WHAT IS THE ROTATOR CUFF?
The arm is kept centered in your shoulder socket when you move your arm by your rotator cuff. A rotator cuff is a group of four muscles that come together as tendons to form a covering around the ball (humeral head) and socket (glenoid). The rotator cuff attaches the humerus to the shoulder blade and assists to lift and rotate the arm. A bursa is in between the rotator cuff and the acromion (bone on top of the shoulder). It is a lubricating sac that allows the rotator cuff tendons to glide freely when the arm is moving.
When one or more of the rotator cuff tendons is torn, the tendon is no longer attached to the humeral head. Most tears occur in the supraspinatus muscle and tendon, but other parts of the rotator cuff can also be involved. In many cases, torn tendons begin by fraying and as the damage progresses, the tendon can completely tear. According to American Academy of Orthopaedic Surgeons, there are different types of tears. A partial tear is a type of tear that damages the soft tissue, but does not completely sever it. However, a complete tear, also known as the full-thickness tear, splits the soft tissue into two pieces. With the complete tear, there is a “hole” in the tendon. When the rotator cuff tendons are injured or damaged, the bursa can also be affected and be inflamed as well. There are two main causes of the rotator cuff tears: injury and degeneration. Factors that could cause an acute tear include: falling and using your arm to break the fall, lifting something too heavy with a jerking motion, and repetitive overhead movement of your arms. Most tears are the results of a wearing down of the tendon that occurs slowly over time. Several factors contribute to degenerative rotator cuff tear: repetitive stress, lack of blood supply, and bone spurs.
Professional personnel conclude that the most common symptoms of a rotator cuff tear are:
- Pain at rest and at night, particularly if lying on the affected shoulder
- Pain when lifting and lowering your arm or with specific movements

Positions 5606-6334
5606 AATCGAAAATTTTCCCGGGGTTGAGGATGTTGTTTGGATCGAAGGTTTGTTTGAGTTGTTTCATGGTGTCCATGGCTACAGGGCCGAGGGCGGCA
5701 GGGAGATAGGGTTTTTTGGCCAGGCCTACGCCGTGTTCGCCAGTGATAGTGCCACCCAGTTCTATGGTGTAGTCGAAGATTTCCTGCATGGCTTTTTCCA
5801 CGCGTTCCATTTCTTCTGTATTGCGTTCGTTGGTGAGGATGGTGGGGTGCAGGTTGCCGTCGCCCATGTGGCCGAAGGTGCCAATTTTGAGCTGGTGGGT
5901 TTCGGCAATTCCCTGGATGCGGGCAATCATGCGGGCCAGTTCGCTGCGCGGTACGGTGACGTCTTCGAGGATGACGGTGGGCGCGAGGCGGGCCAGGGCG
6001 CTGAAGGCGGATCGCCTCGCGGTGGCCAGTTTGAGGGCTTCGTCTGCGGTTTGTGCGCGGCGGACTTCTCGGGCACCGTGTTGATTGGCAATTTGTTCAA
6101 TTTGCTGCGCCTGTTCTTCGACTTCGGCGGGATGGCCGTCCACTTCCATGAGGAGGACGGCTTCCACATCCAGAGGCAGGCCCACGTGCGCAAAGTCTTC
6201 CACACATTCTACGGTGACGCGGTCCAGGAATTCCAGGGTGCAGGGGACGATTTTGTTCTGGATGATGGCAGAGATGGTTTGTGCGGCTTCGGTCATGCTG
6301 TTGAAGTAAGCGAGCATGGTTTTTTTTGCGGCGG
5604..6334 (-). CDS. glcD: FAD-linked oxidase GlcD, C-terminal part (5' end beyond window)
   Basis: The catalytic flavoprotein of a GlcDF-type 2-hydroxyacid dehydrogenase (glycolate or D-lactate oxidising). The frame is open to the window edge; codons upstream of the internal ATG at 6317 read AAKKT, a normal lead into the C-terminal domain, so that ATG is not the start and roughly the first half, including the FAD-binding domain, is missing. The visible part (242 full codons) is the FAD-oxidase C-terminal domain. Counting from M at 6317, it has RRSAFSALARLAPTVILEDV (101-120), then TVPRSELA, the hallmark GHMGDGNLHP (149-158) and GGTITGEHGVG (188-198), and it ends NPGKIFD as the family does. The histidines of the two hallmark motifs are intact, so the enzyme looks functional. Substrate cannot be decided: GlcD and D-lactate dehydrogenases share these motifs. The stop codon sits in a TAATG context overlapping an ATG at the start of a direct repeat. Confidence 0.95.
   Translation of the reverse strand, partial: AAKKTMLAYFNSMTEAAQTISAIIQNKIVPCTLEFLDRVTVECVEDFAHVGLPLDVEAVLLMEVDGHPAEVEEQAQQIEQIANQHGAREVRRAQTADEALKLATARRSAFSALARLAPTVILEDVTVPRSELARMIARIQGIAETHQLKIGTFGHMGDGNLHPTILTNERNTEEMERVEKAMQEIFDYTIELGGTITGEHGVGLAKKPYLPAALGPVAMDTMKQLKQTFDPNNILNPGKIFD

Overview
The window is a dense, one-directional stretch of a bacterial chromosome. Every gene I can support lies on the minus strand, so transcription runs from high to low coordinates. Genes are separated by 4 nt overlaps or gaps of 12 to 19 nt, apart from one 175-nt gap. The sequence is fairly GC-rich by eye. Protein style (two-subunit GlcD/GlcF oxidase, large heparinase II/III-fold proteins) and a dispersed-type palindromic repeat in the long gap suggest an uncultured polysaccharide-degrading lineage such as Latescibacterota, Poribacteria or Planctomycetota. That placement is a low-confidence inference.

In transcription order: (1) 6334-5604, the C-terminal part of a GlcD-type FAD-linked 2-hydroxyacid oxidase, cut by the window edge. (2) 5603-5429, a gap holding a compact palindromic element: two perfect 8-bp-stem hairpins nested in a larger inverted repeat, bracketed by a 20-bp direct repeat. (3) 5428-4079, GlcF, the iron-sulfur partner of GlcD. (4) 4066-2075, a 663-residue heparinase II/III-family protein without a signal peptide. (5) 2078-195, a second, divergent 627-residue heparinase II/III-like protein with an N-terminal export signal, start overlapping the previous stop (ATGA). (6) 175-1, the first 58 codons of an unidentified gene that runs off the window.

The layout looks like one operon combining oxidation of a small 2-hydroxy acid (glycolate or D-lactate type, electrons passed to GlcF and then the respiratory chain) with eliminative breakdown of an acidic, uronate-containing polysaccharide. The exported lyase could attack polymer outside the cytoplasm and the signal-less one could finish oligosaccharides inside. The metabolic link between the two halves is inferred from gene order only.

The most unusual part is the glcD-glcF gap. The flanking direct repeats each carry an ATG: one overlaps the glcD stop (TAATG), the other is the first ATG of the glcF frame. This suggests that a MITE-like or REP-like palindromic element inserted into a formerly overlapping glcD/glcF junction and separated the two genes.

- Weakness when lifting or rotating your arm
- Crepitus or crackling sensation when moving your shoulder in certain positions
At first, the pain may be mild and only present when lifting your arm over your head. Over-the-counter medication, such as aspirin or ibuprofen, may relieve the pain at first. Over time, the pain may become more noticeable at rest, and no longer goes away with medications. The pain and weakness in the shoulder may make routine activities more difficult.
People recover from a rotator cuff injury with physical therapy exercises that improve flexibility and strength of the surrounding muscles of the shoulder joint. Most people exercise the front muscles of the chest, shoulder, and upper arm. But, it is equally important to strengthen the muscles in the back of the shoulder and around the shoulder blade to optimize shoulder muscle balance (American Academy of Orthopaedic Surgeons). Daily shoulder stretches and exercises can help prevent future injury. However, severe rotator cuff injuries may require surgical repair.
Doctor may recommend surgery if the pain does not improve with nonsurgical methods. According to the Mayo Clinic, other signs that surgery may be a good option include:
- The symptoms have lasted 6 to 12 months
- Tear is more than 3 cm
- Person has significant weakness and loss of function in the shoulder
- The tear was caused by a recent, acute injury
Surgery to repair a torn rotator cuff most often involves re-attaching the tendon to the head of humerus (upper arm bone).